Picture of the Week

February 14, 2022

Sub-lethal Glyphosate Injury in Ornamentals

Kyle Daniel, Nursery and Landscape Outreach Specialist, Department of Horticulture and Landscape Architecture

Glyphosate is one of the most commonly used herbicides in the nursery and landscape.  The combination of the various attributes, such as limited soil activity, broad spectrum of weeds controlled, systemic activity, ease of use, very low volatility, and others make glyphosate a common tool for nursery and landscape weed control.  Though the glyphosate herbicide has been on the market for many years, it wasn’t until glyphosate went off patent that the various carriers and new surfactants were incorporated in the newer glyphosate products.  Because of these newer, more effective products, glyphosate is not safe to spray on the bark of trees, whether deliberately or via drift. 

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Glyphosate injury when applied to the bark of this tree. Figure 1. Glyphosate injury when applied to the bark of this tree.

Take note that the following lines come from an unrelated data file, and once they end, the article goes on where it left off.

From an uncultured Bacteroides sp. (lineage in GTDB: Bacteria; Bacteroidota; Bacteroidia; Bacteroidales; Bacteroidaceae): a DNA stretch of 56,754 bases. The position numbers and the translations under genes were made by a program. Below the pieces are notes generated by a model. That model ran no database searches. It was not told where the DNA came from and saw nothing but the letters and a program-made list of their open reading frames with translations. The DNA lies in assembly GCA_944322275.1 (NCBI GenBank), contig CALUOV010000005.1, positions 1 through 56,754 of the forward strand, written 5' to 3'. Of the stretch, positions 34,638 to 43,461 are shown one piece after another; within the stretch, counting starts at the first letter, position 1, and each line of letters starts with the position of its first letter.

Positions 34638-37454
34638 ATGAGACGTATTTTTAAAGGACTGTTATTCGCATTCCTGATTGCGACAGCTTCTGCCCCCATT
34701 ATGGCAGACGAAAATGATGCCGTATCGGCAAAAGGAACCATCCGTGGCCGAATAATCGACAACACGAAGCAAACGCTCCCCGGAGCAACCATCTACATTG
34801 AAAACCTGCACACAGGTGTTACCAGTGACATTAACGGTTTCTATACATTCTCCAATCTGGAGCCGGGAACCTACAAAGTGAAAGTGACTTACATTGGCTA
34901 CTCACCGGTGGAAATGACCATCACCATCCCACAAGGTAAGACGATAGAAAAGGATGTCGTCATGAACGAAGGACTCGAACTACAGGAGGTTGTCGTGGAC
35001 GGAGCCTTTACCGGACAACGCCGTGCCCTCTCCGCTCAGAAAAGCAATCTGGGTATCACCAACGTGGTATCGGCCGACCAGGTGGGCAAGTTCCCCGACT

Improperly healed crack due to glyphosate application Figure 2. A crack in the bark that does not heal properly after glyphosate was applied to the bark with a pruning injury.
Redbud stems Figure 3. Redbud stems after freezing and applying a glyphosate product (Roundup Original Max) to a temperature of -6 degrees F.

Some signs and symptoms of glyphosate damage in ornamental plants include:

  • Bark cracking
  • Witches broom
  • Chlorosis
  • Necrosis
  • Dieback
  • Stunting
  • Loss of apical dominance
  • Epinasty
  • Clubbed roots
  • Death

 

To prevent glyphosate damage in ornamentals plantings use a preemergence herbicide in the spring and fall, use a shield when applying glyphosate around ornamental plants, never use glyphosate as a sucker removal product, and reduce the amount of glyphosate used around ornamentals.

 

Click on image below for an article in the Purdue Landscape Report about Herbicide Drift

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